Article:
Baking | Multigrain Granola … breakfast o’clock! #glutenfree #healthy #DIY

“All happiness depends on a leisurely breakfast.”
John Gunther

Multigrain GranolaMultigrain Granola … this is what flavours the mornings our end these days, and it doesn’t seem to change. I have made granola every single week for the past 4 weeks, and its gratifying to see the better half reach out for it. I had forgotten how easy granola, the ‘hippie’ food of the Sixties, was to make at home.Multigrain Granola  I was born in the late Sixties of this “cultural decade” which also saw a paradigm change in the world – the Beatles, the first step on the moon, the Vietnam war, the assassination of JFK, womens liberation movements.  My Sixties saw the good old Pye tuned to BBC World Service every morning, the Hare Rama  Krishna movement gaining fame thanks to  George Harrison, blackouts during war, no television, hopscotch and hide ‘n seek…

Wild Indian figs {goolar}My Sixties and Seveties also saw loads of naturally growing foodstuff  - mulberries, wild dates, jamun {Java plum}, ber {jujube/ Indian plum}, mangoes, tamarind, wild berries, wild figs. We would cram everything into our little mouths!The Sixties also saw the ‘hippie’ movement and a revival of natural, healthy foods in everyday diet, and a shunning of processed and sugary foods.Multigrain Granola My first tryst with breakfast creal began with the Gluten Free Chocolate Granola in 2011. Someway along the way, breakfast options for the dieting diva changed into smoothies, and granola got left behind. Of late, the husband has tired of ‘eggs in breakfast‘. He’s also off wheat as being gluten free makes him feel better.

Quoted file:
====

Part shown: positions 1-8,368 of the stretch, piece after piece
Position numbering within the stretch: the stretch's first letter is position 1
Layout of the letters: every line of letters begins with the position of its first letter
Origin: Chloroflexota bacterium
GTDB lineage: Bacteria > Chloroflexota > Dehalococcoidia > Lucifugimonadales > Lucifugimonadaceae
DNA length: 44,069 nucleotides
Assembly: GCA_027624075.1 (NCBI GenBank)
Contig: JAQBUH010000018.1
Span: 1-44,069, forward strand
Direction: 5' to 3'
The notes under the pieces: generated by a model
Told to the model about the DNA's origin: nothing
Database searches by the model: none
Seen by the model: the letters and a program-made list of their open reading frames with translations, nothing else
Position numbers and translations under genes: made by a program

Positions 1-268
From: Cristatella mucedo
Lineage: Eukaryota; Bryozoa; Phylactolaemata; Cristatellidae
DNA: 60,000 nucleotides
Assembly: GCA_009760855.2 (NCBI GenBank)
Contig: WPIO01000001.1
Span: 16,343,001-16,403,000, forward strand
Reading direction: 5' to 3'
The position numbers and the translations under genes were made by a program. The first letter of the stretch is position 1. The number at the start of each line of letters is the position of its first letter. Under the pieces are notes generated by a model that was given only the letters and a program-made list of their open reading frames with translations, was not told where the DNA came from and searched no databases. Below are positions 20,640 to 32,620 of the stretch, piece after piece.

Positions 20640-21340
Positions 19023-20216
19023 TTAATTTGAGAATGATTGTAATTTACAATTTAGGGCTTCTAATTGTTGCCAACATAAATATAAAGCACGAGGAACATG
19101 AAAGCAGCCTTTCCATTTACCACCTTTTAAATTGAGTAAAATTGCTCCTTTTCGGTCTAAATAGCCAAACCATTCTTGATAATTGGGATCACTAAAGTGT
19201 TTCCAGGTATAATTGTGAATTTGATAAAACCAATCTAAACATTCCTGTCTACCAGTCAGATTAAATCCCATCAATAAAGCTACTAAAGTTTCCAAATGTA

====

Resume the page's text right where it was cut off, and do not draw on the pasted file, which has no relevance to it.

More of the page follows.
Whole foodThat’s where granola stepped in! With the weather becoming increasingly warm, a make ahead, on the go ‘cold’ breakfast has won over egg! Topped with seasonal fruit like mulberries, fresh figs, strawberries, banana even better. Of late, my involvement with oats {and other whole grains} has been huge thanks to developing recipes and doing a TV cookshow for Saffola Oats. Suddenly anything and everything oats seems like a recipe opportunity. 

Multigrain Granola

Both granola and muesli contain a mixture of grains (such as oats), nuts, dried fruit and sometimes bran and wheat germ. Muesli may contain sugar and dried-milk solids, but it can be unsweetened. Granola is typically toasted with honey and oil, resulting in a crisp texture and sweet glaze not found in muesli. Because granola contains the addition of honey and oil, it tends to have a higher sugar and fat content. As a result, granola is, on average, higher in calories than muesli. 

Jordans Perfect Morning v10